Wednesday, February 29, 2012

Happy Leap Day


February 29, known as a leap day in the Gregorian calendar, is a date that occurs in  most years that are evenly divisible by 4, such as 2004, 2008, 2012, and 2016.  Years that are evenly divisible by 100 do not contain a leap day, with the exception of years that are evenly divisible by 400, which do contain a leap day; thus 1900 did not contain a leap day while 2000 did.  Years containing a leap day are called years.  February 29 is the 60th day of the Gregorian calendar in such a year, with 306 day remaining until the end of that year. 
(From Wikipedi)
Check here for leap day traditions.

Today, I am going to visit my nephew and his wife to see their baby, Jude.  He was born a couple of weeks ago and was only 5 lbs 6 oz at birth.

Tuesday, February 28, 2012

Annie Oakley: Wild West Sharpshooter




She was born Phoebe Ann Moses in a cabin in Ohio on August 13, 1860.  Even though she grew up very poor, she was able to pull herself up and became a famous American sharpshooter in a Wild West show.  Annie spent most of her life east of the Mississippi, was a Quaker, and only stood five-foot tall as an adult.  She was athletic, tough, and had strong opinions about women’s rights.  This petite woman was brassy and often spoke her mind.  Her skills with the gun made her a star attraction of Buffalo Bill’s Wild West Show.   People were just amazed by her gutsy shooting acts which change much of the world's perception of the American west.
  
A few months before her death on November 3, 1926, Will Rogers made this statement about her, “the greatest woman rifle shot the world has ever produced”.


Sunday, February 26, 2012

Squatters at the Slaughter House



One of the places we wanted to show our friend Sandy on our last day trip was the place called the "slaughter house".  After getting lots of photos at the farm house, we assured her that she will be taking many more photos at the slaughter house and barn.  What we didn't expect were squatters.

As we drove into the road where the slaughter house stood, we noticed a man working on his truck.  The truck was parked near the barn with his Rottweiler lying nearby.  For a brief moment we planned to park the car behind the house so we could still get pictures.  Even though the man never looked up or turned to check us out, the dog never took its beady eyes off us.  We decided not to mess with the mutt and turned around.  As we got near the road, we decided to turn back and show Sandy another place where a shack used to stand. This place had huge trees and a tin cover.  As we drove by, the man never acknowledged our presence, and the dog keep an evil stare at the car.  We noticed that under a large tree and near the barn was a make-shift tent and another dog keeping a close eye on us too.  We got our butts out of there.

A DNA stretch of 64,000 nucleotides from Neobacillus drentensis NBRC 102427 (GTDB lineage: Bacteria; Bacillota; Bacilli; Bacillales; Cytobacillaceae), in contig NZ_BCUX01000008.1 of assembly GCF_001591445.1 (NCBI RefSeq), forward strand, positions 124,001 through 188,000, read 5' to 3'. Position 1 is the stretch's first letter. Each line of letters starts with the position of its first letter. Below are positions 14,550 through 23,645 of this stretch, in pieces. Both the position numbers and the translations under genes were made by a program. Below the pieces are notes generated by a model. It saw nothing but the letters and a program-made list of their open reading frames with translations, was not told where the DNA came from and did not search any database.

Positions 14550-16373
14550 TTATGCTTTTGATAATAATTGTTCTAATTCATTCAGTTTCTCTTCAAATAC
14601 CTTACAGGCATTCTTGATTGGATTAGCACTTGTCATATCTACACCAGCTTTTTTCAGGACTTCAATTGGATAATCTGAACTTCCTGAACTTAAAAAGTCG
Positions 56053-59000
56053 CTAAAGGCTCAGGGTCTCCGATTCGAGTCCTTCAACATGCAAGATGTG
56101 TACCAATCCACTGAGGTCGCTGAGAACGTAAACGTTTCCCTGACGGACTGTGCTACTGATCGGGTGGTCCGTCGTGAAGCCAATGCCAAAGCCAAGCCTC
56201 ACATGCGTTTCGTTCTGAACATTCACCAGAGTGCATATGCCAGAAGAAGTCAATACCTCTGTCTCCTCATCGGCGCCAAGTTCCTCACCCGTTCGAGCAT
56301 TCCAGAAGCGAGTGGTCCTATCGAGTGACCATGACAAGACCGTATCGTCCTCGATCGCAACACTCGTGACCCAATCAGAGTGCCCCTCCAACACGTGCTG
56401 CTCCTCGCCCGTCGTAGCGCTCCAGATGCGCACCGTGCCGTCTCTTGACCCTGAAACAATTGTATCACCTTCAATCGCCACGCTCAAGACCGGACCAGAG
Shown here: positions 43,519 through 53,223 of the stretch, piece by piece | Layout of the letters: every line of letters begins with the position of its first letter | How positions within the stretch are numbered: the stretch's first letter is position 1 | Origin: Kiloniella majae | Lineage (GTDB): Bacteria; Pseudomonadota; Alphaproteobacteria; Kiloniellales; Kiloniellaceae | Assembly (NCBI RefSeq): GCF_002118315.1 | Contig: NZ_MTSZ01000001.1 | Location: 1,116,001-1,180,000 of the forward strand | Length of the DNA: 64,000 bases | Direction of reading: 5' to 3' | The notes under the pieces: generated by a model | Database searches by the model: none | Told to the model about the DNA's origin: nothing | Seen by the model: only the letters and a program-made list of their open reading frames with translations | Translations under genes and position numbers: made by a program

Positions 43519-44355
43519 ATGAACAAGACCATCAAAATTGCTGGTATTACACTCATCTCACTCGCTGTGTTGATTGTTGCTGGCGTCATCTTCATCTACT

We couldn't get out of the car where the big tin cover was because another family of squatters were there and they had dogs too.  Next time, we visit the slaughter house it will be in the summer like we did last year.  It was too frickin' hot for anyone to want to squat even for a day or two.



Friday, February 24, 2012

The Lonely Farm House


Along the highway in Stanfield, AZ, stands this lonely, abandoned farm house.  The windows are broken, some of the ceilings are gone, and the walls are a mess but we saw the beauty this home now offers.  I wonder what kind of stories this house could tell.











Friday, February 17, 2012

Whittman: Round Two


Since we found a few abandoned places in Whittman, AZ, on our trip up to Kirkland, we decided to give it a second look before heading home.  We were glad we did.  The last time we stayed on the southwest side of US Route 60 (Grand Avenue), and this time we decided to check out the northeast side.  As we figured, more abandoned homes, businesses, vehicles, and even boats.  Whittman was a fantastic ending to our road trip.








Typical Arizona rivers.

Thursday, February 16, 2012

Morristown's Southwest Cemetery


A year ago, Sharon and I checked out this tiny southwest cemetery in Morristown, AZ.  The town is along US Route 60 (Grand Avenue) and could be easily missed if you are not looking for it.  We decided to see how the place looked a year later.  Although the sign for the cemetery has broken with half of it on the ground, the cemetery itself looked very well maintained.  All the graves had various types of stones in and around them which can be found in the southwest desert.  Large stones were put where a headstone was missing.  There were no names on the stones, but it made each grave look complete and wanted.  I was glad we decided to give this cemetery a second look.









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